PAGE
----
No existe algún mortal a quien dolor y morbo
no alcancen; muchos tienen que inhumar a sus hijos,
procrear de nuevo; y muerte fue asignada a todos;
esto al género humano, sin fruto angustia causa;
vuelta a tierra la tierra debe ser, y la vida,
cual mies, segada a todos. Así manda el Destino. [Ananque]
Eurípides, Hipsípila, en Cicerón, Discusiones Tusculanas, libro III, XXV.
I hope your summer (or winter) is progressing nicely while we jump back into travel photography inspiration from around the world. Today we will tour Spain through the eyes of DPS readers while learning some tips about shooting in the country. There is a nice variety of locations and subject matter in this tour, so let’s get to it!
This impressive building is part of the City of Arts and Science located in Valencia, Spain. The architect Santiago Calatrava built it along the other buildings in the place. This one is an IMAX teather and view from the side looks like a human eye. I made this picture using several exposures and blending them in an HDR file to get the futuristic look that I was expecting. I used there exposures for this picture at –2, 0 and +2 EV.
Autumn light is especially flattering for these lines of houses that border each side of the River Onyar, and a soft sunset light compliments the orange and yellow tones of the houses. A smaller aperture is better used for comprising the whole view, but if you prefer lower apertures and details, the many different windows and life pieces offer possibilities. You can use the bridges crossing the river, for support, if you don’t have a tripod.
Stroll round pretty much any Spanish city during the daytime and look out for reflections in shiny buildings; here the harsh midday light is useful. Moving a step or two to the left or right can dramatically change what you’ll see in the viewfinder. This shot, taken in Alicante, I found pleasingly abstract, especially once it had been straightened, cropped square and flipped.
Taken during the middle of the afternoon, using a 70-200mm zoom lens.
Sand dunes of Maspaloms by Vachelle Poetoehena
This area is a protected site. It is best viewed from behind the Riu Palace hotel on Avenida de Tirijana. Walk underneath the tunnel of the hotel and it will take you out to the dunes Painting in Seville by Danielle L Goldstein
The plaza outside the Alcazar (and the adjacent Cathedral, one of the largest and most beautiful in the world), is an interesting bustling area filled with tourists, cafes, shops, artists and vendors. It took a bit of patience to get this shot of a street artist at work, as there were many people waling past, and the dog moved around a lot. But in the end, worth the wait!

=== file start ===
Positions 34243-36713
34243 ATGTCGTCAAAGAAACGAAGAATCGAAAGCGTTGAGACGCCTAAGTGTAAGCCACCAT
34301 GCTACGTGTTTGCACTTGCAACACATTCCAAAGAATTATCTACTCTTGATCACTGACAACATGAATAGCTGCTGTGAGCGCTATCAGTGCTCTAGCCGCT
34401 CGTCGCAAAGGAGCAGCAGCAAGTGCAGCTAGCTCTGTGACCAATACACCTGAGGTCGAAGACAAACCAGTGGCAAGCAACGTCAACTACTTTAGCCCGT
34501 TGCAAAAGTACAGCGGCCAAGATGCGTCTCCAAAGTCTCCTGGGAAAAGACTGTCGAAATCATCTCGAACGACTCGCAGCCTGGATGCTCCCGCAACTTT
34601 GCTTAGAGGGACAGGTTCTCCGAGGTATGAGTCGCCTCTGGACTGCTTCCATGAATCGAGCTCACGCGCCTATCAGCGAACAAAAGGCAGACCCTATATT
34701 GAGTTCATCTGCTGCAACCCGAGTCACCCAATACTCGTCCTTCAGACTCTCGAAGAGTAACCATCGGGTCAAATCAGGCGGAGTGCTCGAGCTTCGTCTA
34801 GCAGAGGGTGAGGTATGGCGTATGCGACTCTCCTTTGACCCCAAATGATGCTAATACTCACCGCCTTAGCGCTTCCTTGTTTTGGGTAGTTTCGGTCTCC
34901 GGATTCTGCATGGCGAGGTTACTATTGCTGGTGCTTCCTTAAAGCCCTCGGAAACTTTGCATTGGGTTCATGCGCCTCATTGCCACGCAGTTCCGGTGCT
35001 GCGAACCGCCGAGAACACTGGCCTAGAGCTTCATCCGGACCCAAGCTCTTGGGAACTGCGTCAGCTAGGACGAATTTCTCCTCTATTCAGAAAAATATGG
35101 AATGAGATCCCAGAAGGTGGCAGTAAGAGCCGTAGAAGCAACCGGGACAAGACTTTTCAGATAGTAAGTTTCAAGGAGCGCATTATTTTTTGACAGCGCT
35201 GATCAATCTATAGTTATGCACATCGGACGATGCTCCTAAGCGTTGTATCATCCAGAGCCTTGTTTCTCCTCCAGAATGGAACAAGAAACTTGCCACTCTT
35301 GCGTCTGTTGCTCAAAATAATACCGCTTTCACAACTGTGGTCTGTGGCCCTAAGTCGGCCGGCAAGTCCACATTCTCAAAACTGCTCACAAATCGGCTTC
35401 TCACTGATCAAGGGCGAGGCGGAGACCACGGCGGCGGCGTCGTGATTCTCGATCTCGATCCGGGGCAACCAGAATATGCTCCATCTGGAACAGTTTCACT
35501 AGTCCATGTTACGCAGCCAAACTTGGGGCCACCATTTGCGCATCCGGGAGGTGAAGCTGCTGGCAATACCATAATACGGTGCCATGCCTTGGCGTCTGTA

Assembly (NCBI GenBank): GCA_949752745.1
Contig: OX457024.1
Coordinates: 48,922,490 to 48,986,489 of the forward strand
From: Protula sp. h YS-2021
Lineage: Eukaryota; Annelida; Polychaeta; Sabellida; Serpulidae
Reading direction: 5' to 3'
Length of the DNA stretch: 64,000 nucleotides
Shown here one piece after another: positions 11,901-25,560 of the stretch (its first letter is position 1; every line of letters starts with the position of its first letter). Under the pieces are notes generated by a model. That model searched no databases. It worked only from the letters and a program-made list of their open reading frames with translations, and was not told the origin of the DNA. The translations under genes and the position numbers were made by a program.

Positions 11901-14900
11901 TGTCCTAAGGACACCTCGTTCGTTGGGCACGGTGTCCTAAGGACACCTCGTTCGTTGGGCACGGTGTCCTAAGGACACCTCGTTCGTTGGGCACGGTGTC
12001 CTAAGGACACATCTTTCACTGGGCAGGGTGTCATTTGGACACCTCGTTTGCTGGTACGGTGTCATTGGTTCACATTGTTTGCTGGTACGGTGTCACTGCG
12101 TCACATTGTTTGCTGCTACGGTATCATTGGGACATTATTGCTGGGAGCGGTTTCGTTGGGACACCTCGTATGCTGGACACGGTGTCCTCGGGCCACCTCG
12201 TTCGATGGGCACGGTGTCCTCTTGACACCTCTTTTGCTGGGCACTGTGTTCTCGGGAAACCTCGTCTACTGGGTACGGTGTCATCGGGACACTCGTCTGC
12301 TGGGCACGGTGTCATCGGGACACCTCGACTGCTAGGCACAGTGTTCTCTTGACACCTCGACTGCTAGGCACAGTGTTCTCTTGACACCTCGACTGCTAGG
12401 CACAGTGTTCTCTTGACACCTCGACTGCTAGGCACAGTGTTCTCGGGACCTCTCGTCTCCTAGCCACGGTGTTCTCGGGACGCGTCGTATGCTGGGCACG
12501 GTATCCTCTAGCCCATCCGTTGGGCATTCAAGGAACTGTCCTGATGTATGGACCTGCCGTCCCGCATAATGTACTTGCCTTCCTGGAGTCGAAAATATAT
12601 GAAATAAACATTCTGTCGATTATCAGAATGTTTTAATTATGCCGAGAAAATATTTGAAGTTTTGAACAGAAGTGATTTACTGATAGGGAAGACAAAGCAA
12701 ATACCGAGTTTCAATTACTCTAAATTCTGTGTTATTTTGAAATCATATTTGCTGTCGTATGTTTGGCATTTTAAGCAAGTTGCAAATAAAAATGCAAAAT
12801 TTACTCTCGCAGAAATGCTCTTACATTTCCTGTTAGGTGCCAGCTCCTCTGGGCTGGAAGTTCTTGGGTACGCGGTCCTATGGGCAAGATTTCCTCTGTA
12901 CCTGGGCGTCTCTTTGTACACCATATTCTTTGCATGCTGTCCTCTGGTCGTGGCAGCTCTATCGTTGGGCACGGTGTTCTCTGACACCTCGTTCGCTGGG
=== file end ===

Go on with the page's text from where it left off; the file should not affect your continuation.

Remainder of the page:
Tip: I can’t express enough the importance of getting out early, and in order to capture the best light of the day is the most obvious reason. But other reasons include the fact that often there are great clouds that can dissipate with the heat of the day (such as these did 2 hours later); it’s cooler so you’ll be more comfortable; there are less bugs; spiderwebs, flowers and grass might have dew on them and offer a great photo op; traffic is minimal; and most importantly, the tourists are still asleep and it’s usually just the locals on their way to work or the kids on their way to school, those are the people I want in my shots.
The shot really came to me, as we were in the thick of the parade. New photos constantly presented themselves, whether by walking around or standing still. I used a wide angle lens very close to the person in the foreground to bring the buildings into the scene, and to exaggerate the depth of the people in the parade.
Santa Semana in Seville by Janice Rotinsky
If you get the opportunity to travel to Spain during one of their many festivals, it’s worth it. La maestranza in Sevilla by Arturo Lavin Gonzalez
Bullfighting is kind of a national sport in Spain, being La Maestranza one of the most important venues to watch this kind of show. This panorama shot is made by 9 pictures blended together using Photoshop’s Photomerge (True magic!), you only have to take the shots you want and overlap them by about 15 to 20% of the picture and once you have the files on your computer you go to Photomerge and it instantly makes the hard work to seamlessly blend the pictures. This photo is about 100 megapixels in size, so you can make very large prints with lots of detail using this technique.